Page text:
What you need to know
College administrators oversee student services, academics, and faculty research at colleges and universities. Their job duties vary depending on the area of the college they manage, such as admissions, student life, or the registrar’s office. Provosts and academic deans are two examples of college administrators.
College administrators generally work full time at a university, college, or junior college. Most work year-round, but some administrators may reduce their hours during the summer.
Some of the things college administrators might do:
- Determine how many students to admit to the school
- Meet with prospective students and encourage them to apply
- Review applications to determine if each potential student should be admitted
- Schedule and register students for classes
- Schedule space and times for classes
- Ensure that students meet graduation requirements
- Plan commencement ceremonies
- Advise students on topics such as housing issues, personal problems, or academics
- Communicate with parents or guardians
- Schedule programs and services, such as athletic events or recreational activities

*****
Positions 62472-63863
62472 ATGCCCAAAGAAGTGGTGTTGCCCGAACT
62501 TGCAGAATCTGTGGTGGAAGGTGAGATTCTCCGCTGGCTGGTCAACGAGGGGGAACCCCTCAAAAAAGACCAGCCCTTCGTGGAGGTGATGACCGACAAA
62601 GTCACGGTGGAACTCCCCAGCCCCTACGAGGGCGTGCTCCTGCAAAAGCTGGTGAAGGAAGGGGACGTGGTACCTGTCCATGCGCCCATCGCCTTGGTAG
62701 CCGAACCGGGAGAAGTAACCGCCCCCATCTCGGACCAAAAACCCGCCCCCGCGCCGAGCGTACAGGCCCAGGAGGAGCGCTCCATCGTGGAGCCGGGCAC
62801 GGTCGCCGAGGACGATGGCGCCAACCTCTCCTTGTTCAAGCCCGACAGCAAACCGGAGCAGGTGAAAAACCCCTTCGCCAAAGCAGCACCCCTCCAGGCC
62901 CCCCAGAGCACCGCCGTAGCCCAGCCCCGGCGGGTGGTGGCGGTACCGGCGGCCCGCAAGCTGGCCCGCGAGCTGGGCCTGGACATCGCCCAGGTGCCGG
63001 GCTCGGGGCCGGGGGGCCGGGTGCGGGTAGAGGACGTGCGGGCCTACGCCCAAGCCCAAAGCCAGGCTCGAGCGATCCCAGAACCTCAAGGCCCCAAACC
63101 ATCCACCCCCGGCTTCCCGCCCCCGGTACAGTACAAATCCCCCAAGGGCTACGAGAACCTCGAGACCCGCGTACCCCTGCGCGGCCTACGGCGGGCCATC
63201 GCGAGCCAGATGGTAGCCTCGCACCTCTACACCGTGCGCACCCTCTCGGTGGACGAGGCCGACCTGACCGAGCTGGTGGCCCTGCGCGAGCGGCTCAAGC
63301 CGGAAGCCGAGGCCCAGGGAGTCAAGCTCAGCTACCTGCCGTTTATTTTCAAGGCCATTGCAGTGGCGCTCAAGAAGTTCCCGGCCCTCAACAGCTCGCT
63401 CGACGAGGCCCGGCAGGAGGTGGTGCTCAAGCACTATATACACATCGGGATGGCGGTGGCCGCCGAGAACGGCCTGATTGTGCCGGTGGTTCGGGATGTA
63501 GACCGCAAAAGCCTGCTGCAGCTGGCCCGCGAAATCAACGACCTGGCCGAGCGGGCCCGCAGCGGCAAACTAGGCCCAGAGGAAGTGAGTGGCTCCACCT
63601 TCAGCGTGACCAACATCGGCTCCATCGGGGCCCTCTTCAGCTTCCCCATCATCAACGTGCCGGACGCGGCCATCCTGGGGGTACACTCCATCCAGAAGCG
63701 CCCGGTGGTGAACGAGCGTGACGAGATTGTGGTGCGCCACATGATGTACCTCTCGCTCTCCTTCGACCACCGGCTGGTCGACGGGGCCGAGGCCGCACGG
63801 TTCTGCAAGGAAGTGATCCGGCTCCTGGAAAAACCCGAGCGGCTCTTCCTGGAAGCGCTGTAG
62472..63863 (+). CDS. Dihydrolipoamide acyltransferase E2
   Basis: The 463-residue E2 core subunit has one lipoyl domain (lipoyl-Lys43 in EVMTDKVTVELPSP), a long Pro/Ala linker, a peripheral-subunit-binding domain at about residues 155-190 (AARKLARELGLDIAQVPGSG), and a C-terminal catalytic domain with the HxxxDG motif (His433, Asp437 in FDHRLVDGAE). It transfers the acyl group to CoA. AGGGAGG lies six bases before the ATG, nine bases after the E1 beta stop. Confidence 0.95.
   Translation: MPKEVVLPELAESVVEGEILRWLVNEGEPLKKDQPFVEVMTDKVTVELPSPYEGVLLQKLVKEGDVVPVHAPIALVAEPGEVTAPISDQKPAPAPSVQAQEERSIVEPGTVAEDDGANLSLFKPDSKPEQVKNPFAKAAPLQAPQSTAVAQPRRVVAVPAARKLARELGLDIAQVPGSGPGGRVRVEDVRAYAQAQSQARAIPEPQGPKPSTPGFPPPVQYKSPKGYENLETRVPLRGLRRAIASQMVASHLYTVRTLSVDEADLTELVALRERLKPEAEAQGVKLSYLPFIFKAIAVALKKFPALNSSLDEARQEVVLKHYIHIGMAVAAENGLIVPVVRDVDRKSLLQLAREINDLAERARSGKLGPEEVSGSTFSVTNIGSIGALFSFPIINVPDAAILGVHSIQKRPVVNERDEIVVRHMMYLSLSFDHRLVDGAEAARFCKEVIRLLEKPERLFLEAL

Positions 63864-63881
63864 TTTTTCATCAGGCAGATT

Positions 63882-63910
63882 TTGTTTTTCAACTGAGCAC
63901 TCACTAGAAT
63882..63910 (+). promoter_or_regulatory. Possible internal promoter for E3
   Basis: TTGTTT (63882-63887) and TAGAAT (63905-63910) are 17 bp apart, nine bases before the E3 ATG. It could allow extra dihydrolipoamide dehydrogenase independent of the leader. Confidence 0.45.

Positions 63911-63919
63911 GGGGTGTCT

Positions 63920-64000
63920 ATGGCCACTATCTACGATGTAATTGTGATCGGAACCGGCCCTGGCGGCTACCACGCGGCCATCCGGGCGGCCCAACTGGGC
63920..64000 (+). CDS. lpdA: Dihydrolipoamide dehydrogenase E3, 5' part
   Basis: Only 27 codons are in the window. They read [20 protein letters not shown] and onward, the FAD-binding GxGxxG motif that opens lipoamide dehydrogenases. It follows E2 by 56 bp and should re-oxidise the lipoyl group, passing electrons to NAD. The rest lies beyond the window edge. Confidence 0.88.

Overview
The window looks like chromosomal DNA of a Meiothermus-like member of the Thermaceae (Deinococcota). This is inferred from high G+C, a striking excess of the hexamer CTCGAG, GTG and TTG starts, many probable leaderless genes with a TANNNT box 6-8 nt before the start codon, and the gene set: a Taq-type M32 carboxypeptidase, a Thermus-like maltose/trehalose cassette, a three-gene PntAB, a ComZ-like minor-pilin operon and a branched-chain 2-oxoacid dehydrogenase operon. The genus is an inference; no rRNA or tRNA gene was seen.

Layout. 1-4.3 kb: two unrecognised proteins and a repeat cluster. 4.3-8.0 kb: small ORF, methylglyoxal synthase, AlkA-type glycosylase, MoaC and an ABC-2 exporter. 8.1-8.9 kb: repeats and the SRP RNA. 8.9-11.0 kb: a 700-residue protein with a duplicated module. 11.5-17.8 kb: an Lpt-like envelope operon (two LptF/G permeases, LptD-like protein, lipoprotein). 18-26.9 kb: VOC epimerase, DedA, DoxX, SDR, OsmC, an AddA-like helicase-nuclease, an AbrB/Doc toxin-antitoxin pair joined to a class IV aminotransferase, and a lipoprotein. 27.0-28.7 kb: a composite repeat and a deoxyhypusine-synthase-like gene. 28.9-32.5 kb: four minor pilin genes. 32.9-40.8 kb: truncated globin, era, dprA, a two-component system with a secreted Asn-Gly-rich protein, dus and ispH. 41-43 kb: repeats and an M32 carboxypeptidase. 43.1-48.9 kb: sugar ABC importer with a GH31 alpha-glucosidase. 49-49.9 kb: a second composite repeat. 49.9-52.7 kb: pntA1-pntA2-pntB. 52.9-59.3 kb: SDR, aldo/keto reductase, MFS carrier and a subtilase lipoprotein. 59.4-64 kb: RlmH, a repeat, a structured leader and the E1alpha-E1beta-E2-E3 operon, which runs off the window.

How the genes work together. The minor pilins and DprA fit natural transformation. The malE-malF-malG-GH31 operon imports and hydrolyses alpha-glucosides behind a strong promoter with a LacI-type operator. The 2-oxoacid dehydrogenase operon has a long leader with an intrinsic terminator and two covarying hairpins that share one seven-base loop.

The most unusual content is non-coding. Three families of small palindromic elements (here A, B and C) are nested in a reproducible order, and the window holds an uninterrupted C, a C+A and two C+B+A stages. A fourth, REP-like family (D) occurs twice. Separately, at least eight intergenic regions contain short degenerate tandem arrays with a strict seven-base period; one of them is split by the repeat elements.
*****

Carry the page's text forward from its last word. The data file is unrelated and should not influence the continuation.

- Computer skills. College administrators often need to be adept at working with computers so they can create and maintain databases and use computer programs to manage student and school records.
- Interpersonal skills. College administrators need to build good relationships with colleagues, students, and parents. Those in admissions and student affairs need to be outgoing so they can encourage prospective students to apply to the school and existing students to participate in cocurricular activities.
- Organizational skills. College administrators need to be organized so they can manage records, prioritize tasks, and coordinate the activities with their staff.
- Problem-solving skills. College administrators often need to respond to difficult situations, develop creative solutions to problems, and react calmly when problems arise.
The average pay for college administrators in the United States ranges from $52,960 to $182,150.
The specific pay depends on factors such as level of experience, education and training, geographic location, and specific industry.
Employment of college administrators is projected to grow 10 percent from 2016 to 2026, faster than the average for all occupations.
People will continue to seek college education to accomplish their career goals. As more people enter colleges and universities, more college administrators will be needed to serve the needs of these additional students.
College administrators typically need at least a master’s degree. However, at smaller colleges or community college, a bachelor’s degree may be sufficient. Degrees can be in a variety of disciplines, such as social work, accounting, or marketing.
Provosts and deans often must have a Ph.D. Some provosts and deans begin their careers as professors and later move into administration. These administrators have doctorates in the field in which they taught. Other provosts and deans have a Ph.D. in higher education or a related field.